Thursday, March 8, 2012

Office Hours

Here it is, another 10 p.m., me just arriving home from one of my marathon Tuesday/Thursday office days. My schedule this semester means that I've got a giant block of time between my noon class and my night class. And, of course, I use a large chunk of that time for office hours. And therein lies today's dilemma.

When I was an undergraduate at a semi-fancy liberal arts college, a lot of my learning took place in professors' office hours. A naturally curious person, I quickly learned the difference between the kind of question you ask in class, and the kind of question that is tangential, and best held for a one-on-one discussion. At least once a week, I was in some professor's office hours for twenty minutes or more, taking advantage of the opportunity to go into some thing that we had touched on in class or in the readings, but hadn't really explored in depth. I learned to see my professors as human beings, and they got to know me as the same.

But for the majority of us professor-types who don't work at liberal arts colleges, office hours are lonely times. For various reasons having to do with the culture of most universities, students just don't visit us. I've always thought this was a little sad -- as I said, some of my best learning took place in these one-on-one discussions. But over the years, I've gotten used to office hours being time where I could:
  • get some grading done
  • finish writing a lecture
  • clean up committee work and paperwork
  • run to the library to grab a book
  • eat my lunch
This semester, however, has been different. Part of it is how I'm structuring assignments -- students in all three of my classes need to develop their own projects, and so a lot more are coming to see me to talk about ideas and get suggestions. I have five "official" office hours a week, and these are now packed -- or, at most, I have 10 minutes here and there. Even more, students will stop by and ask for 15 minutes when I'm in, even if it's outside of official office hours. Most of the time, if I'm in my office, I don't feel comfortable turning away a student, unless I'm truly at DEFCON 1, because they're seeking out help, and my own experience has taught me the value of one-on-one time for real learning. I want to encourage that. I want them to really see that we're both on the same team, and both striving for the same goals.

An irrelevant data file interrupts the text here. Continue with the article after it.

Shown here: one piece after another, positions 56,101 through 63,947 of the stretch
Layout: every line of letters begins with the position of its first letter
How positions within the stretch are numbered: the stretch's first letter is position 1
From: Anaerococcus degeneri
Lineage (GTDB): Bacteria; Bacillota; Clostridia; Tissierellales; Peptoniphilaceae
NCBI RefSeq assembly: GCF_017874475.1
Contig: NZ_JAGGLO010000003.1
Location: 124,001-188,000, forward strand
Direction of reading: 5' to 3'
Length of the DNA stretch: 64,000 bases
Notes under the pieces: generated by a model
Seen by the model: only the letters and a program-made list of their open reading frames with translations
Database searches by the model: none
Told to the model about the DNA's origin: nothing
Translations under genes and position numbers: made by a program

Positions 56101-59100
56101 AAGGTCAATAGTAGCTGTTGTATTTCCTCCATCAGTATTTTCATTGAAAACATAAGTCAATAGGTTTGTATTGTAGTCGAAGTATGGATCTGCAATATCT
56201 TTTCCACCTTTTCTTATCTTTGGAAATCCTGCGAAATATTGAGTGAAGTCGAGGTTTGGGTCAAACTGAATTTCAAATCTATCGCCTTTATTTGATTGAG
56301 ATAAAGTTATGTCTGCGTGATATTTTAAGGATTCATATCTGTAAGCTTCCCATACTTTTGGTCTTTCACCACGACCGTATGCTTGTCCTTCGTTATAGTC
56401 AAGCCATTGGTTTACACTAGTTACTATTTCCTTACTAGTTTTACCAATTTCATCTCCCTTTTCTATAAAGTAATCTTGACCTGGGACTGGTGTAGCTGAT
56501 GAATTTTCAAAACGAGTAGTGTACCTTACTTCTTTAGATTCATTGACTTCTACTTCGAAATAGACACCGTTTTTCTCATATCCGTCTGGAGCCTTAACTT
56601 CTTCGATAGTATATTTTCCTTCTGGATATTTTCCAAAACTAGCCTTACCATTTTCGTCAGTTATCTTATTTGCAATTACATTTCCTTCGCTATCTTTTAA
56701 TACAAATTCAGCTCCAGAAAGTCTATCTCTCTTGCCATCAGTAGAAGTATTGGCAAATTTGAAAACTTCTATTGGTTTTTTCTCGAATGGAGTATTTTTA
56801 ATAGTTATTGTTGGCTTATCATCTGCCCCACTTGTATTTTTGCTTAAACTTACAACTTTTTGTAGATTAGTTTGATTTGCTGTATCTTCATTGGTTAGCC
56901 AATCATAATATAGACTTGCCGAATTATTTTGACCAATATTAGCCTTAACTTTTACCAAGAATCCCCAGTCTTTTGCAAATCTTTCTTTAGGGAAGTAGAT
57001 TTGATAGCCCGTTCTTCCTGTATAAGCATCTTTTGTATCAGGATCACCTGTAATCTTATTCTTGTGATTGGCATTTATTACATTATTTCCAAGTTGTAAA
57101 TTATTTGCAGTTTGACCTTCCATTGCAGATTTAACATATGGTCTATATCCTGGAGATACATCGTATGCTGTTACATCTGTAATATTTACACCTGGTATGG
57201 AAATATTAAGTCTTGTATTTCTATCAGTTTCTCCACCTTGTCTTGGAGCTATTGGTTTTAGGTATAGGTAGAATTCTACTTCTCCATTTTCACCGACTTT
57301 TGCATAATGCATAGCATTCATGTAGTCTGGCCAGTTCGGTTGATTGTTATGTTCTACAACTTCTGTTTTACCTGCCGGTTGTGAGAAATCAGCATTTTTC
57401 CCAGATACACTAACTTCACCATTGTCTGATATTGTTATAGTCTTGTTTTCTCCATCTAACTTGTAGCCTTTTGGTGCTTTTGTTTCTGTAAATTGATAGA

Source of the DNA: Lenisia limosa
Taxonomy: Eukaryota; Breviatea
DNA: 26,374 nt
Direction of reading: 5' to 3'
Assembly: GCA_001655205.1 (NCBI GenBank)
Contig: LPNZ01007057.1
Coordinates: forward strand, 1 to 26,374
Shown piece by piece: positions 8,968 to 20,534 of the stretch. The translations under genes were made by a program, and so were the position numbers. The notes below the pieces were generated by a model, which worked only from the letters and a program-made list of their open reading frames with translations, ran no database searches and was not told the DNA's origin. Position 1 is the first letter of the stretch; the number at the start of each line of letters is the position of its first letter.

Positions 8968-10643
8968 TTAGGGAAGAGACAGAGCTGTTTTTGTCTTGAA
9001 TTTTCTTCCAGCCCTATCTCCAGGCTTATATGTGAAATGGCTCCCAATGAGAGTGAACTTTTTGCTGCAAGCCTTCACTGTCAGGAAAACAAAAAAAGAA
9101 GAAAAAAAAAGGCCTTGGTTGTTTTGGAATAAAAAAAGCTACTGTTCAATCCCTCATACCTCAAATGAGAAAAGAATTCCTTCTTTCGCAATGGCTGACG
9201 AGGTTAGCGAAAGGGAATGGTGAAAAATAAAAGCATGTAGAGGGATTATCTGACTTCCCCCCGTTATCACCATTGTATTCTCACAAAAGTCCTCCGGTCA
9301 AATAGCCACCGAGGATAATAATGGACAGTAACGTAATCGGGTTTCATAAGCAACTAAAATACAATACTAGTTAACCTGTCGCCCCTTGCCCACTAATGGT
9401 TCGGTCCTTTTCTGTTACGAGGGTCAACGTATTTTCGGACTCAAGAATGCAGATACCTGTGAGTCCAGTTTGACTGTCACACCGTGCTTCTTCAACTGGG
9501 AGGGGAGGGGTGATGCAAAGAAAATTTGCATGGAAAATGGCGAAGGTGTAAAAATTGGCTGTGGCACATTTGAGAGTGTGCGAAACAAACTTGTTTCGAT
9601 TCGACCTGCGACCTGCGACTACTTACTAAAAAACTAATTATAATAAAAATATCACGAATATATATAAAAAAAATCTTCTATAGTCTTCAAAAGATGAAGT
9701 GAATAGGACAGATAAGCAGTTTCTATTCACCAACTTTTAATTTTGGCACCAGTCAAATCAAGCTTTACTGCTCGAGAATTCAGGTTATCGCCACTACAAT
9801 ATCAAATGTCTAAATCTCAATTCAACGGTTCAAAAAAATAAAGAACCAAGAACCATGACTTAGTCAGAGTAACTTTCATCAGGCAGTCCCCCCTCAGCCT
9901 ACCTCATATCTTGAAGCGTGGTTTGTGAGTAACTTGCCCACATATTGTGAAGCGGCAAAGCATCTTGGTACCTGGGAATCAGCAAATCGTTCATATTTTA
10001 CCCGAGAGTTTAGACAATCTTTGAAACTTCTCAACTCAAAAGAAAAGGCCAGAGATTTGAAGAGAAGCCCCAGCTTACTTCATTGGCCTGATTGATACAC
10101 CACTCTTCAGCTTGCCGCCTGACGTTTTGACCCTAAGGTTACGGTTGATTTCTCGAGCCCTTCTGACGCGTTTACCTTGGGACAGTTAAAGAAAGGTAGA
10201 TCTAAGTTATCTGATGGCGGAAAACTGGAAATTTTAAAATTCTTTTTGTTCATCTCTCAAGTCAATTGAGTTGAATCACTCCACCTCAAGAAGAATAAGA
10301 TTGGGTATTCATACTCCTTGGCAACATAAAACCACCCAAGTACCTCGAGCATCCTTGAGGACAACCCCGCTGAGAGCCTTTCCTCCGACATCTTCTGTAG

On the other hand, I've got about a dozen little 15-minute projects all piled up. And today I ate my "lunch" at 5 p.m.

Obviously, I've got some mental rearranging to do.

On the plus side: I've redecorated my office, so it's a really nice space now. So there's that.


Fie upon this quiet life! said...

I'm always shocked when students come to office hours. I used them myself as a student, but very few of my own students come, despite my constant invitations. I use that time for grading and prep almost every day. And like you, I'm in the office a lot in addition to my official hours. Oh well. Their loss.

clio's disciple said...

I do teach at a liberal arts college, and students don't always use my office hours, either. Sometimes: when assignments are coming due, or it's registration time, or whatever. And the better students tend to. I find that a lot of students here don't want to "be a bother," though.

Historiann said...

I think that the use of office hours has declined a LOT since we were in college, Notorious and Clio's Disciple. (I'm not ignoring Fie, I just don't know how old she is.) E-mail is my more typical medium of communication with students, and it's just easier for the students to get little questions or problems addressed that way. (Easier for them and for faculty, I would say.)

But, Notorious girlfriend: you've got to give yourself a break. I know you enjoy teaching and you love your students, but that's the kind of schedule that will leave nothing left over for anyone else.

You teach a 4-4 load. That's more than enough as it is. It's not up to you to paste over the inadequacies and funding deficits of your crumbling state uni system with your own blood and brain cells.

Notorious Ph.D. said...

Thanks for the words of concern, H'ann. Just to clarify: I've only got three real "classes" this semester -- the rest are just a few independent readings with assorted grad students.

And it looks like still only 3 next fall, too! And all things I've got prepped and ready to go! Hooray!